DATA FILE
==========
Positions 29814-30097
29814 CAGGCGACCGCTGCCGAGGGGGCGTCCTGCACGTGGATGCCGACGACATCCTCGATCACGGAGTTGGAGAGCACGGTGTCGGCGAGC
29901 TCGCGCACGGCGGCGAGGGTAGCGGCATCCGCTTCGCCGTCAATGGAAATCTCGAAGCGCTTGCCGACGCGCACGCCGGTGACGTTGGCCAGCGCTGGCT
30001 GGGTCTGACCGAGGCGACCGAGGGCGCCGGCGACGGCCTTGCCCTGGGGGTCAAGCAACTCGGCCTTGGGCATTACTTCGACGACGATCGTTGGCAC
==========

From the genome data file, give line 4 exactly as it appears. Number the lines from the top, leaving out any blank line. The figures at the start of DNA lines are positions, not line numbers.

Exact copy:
30001 GGGTCTGACCGAGGCGACCGAGGGCGCCGGCGACGGCCTTGCCCTGGGGGTCAAGCAACTCGGCCTTGGGCATTACTTCGACGACGATCGTTGGCAC